Coronavirus Hope Tracker: These Doctors in India Have Declared War on Covid-19 Misinformation


Coronavirus Hope Tracker: These Doctors in India Have Declared War on Covid-19 Misinformation

Illustration: Reynold Mascarenhas

Over the last 24 hours, words like “quarantine” and “social-distancing” have continued to proliferate our timelines, as the world enters yet another week of dealing with the coronavirus pandemic.In Mumbai, another casualty was reported — a 64-year-old man from Ghatkopar became the third person to die from the disease in our country. The total number of confirmed cases in Maharashtra (39) now exceeds that of all other states, while the total count of infected patients in the country stands at around 130.

Meanwhile, across the rest of the world, too, fear and panic continues to spread, as America puts millions of people under lockdown, and more nations impose complete bans on all foreign travel. Sure, it’s not the best time to read the news. But honestly, it would be a lot worse, without these stories: 

Doctors Against Misinformation 

Ever since the first outbreak in China, there has been a slew of misinformation on the internet, related to the strain’s origins, symptoms, and cures. In India WhatsApp messages claimed to contain wonder cures, and YouTube vloggers were handing out DIY testing methods that had no basis in science. 

At some point, we needed a hero to step in and clear the air once and for all. And in this case, that someone turned out to be Dr Anshul Varshney, whose lucid explanation for what do, and do not constitute symptoms of Covid-19 has been doing the rounds for the last couple of days. 

In the video, posted online by dozens of accounts, the Ghaziabad-based doctor breaks down the myths most commonly associated with coronavirus, specifically how to differentiate between regular flu symptoms, and the more severe ones seen in Covid-19 patients. His reassuring voice and calm demeanour have been lauded on social media users, who have had to deal with weeks of sorting through misinformation.

Meanwhile, back in Mumbai, as cases continue to rise, a group of physicians have decided to take time out of their very busy schedules to start a free-of-cost WhatsApp helpline devoted to answering questions about the pandemic. Some of the most qualified doctors in the city have volunteered their personal phone numbers, and will take up time slots between 8 am and 11 pm, to provide instructions on how to maintain proper hygiene, maintain self-isolation and any other safety procedures we may need to follow.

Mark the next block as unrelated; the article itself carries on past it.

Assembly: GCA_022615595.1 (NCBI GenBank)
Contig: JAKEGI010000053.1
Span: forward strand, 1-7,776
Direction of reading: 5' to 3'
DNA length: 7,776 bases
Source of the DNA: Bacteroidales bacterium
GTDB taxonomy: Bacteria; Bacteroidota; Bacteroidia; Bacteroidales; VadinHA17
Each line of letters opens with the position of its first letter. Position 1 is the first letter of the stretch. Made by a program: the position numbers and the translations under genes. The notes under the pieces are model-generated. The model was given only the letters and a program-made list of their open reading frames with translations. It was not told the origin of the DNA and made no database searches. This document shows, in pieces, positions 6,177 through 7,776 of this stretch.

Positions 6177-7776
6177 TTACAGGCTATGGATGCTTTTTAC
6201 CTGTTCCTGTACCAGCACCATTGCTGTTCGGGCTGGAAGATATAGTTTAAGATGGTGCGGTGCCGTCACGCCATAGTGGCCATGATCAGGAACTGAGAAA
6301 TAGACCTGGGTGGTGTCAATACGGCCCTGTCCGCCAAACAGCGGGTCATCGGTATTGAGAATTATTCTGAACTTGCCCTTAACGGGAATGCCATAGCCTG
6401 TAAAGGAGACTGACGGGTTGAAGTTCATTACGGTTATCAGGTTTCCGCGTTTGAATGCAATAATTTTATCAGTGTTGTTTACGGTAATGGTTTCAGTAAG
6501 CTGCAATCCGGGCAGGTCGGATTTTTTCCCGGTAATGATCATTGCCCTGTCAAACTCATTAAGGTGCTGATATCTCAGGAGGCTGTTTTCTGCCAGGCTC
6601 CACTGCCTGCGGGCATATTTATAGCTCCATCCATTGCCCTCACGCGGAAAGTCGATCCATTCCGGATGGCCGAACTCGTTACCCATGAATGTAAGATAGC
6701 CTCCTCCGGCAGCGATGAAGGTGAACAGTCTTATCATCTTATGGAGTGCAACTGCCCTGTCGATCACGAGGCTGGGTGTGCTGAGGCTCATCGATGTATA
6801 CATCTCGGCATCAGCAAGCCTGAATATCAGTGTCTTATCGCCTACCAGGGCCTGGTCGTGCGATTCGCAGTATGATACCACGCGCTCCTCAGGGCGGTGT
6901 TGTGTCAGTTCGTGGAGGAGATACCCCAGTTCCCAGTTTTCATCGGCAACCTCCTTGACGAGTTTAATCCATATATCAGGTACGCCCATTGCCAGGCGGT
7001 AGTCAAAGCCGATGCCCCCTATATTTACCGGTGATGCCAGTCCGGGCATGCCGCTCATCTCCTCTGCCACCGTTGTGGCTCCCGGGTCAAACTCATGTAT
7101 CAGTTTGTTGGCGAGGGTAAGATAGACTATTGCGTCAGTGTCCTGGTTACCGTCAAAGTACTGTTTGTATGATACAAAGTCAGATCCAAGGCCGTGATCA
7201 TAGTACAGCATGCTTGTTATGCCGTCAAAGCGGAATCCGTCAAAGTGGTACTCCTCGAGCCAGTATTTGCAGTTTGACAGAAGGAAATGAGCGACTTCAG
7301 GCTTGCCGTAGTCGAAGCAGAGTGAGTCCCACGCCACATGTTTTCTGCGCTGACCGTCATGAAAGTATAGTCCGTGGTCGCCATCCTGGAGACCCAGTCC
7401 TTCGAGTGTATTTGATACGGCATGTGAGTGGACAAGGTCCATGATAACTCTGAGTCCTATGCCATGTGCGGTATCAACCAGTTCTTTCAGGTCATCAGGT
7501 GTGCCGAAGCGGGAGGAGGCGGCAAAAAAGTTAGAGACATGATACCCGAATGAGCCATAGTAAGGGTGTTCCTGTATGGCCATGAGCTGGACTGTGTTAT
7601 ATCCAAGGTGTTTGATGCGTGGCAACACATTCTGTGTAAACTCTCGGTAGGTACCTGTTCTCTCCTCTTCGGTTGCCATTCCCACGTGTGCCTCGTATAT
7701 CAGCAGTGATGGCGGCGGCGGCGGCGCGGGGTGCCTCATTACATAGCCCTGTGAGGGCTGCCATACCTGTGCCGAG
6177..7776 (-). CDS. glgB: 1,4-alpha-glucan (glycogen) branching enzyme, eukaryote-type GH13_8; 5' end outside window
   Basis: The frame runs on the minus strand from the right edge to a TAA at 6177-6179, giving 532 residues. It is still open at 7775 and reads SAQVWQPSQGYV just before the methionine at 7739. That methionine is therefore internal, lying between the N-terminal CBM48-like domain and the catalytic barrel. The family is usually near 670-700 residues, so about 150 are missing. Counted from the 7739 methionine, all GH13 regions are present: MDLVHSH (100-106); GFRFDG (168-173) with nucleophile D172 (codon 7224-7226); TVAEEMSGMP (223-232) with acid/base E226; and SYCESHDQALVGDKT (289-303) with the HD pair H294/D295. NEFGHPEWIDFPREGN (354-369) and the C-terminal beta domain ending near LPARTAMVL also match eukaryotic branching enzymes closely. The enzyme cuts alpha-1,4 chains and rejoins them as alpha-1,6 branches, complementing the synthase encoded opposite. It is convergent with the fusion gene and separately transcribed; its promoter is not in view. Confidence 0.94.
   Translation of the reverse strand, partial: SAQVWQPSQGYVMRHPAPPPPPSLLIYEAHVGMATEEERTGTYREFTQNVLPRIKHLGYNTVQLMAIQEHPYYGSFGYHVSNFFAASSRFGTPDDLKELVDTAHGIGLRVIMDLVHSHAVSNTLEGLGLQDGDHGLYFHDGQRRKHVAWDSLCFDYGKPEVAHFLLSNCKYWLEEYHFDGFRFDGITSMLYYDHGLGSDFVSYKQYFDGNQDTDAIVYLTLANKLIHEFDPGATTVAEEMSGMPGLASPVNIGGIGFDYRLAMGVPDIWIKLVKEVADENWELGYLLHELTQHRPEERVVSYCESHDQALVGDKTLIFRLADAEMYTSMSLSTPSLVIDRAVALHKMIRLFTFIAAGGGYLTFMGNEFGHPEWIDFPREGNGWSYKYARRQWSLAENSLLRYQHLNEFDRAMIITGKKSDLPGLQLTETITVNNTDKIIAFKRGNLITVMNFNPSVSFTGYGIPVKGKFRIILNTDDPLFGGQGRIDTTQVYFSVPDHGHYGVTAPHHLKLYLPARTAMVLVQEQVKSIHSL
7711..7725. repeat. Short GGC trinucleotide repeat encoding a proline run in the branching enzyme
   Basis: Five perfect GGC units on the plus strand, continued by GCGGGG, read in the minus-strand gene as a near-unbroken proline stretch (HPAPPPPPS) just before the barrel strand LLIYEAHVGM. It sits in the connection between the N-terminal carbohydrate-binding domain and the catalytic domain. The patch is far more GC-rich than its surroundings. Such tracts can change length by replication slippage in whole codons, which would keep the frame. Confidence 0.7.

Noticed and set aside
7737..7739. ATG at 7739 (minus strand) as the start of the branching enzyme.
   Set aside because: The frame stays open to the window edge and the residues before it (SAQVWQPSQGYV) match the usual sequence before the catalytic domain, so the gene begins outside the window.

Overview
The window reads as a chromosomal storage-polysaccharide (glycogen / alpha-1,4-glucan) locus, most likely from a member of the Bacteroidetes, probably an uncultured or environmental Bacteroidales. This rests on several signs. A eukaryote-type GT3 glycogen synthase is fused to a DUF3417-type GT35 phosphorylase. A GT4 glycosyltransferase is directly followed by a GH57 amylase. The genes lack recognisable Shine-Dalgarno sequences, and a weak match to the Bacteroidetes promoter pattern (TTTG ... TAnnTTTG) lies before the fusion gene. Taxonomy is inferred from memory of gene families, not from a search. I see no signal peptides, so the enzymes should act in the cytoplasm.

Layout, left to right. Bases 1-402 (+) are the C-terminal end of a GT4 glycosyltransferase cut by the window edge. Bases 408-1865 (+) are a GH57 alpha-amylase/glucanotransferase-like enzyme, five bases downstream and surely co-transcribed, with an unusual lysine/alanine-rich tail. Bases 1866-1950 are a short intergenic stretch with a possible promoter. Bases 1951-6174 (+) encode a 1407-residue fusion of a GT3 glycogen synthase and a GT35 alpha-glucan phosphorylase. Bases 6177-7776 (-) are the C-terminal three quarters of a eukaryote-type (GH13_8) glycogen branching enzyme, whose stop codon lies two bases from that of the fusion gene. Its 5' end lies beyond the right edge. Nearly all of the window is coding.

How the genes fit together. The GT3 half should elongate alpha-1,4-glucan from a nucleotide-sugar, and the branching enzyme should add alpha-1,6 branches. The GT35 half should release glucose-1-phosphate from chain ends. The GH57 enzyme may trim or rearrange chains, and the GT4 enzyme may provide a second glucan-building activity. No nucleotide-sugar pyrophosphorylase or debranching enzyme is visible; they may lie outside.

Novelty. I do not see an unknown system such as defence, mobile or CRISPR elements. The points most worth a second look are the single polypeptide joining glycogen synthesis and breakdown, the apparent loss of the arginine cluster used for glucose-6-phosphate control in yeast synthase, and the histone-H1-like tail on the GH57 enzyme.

Thanks to services like this, suspected patients can check their symptoms thoroughly before rushing to the hospital, and risk coming into contact with someone who actually has the virus.



A solution for panic shopping and hoarding

Panic shopping has left shelves empty in large parts of the world, leaving several vulnerable sections of society without basic supplies, while the hoarders continue to stock up on toilet paper and hand sanitiser by the tonne. This inconsiderate behaviour is obviously not going down well with some parts of social media, who have been urging hoarders to think about the plight of the less able when they make their purchases. 

Now a few stores from across the world have also begun to take action to ensure that no one is left without supplies. Australia’s largest chain of grocers, Woolworths, led the way, announcing today that it would open its stores an hour early and shut an hour late so the elderly and vulnerable sections won’t miss out on vital items.

Following close on its heels was another Australian supermarket chain, Coles, which said it would host “community-hours” on Wednesday to aid shoppers with disabilities. Since then it’s become a world-wide movement, with stores in Ireland deciding to do the same, as well as a bunch of supermarkets in America. 

The move is getting a lot of love on social media, which has been bombarded in the last few weeks with videos of shoppers pulling each other’s hair, and shoving each other to get their supplies first.  

Meanwhile, let’s hope that back home it doesn’t reach the point where we have to deal with hoarders and a lack of supplies. Thanks to the tireless work of our doctors promoting self-quarantines, and fighting misinformation, it may not have to.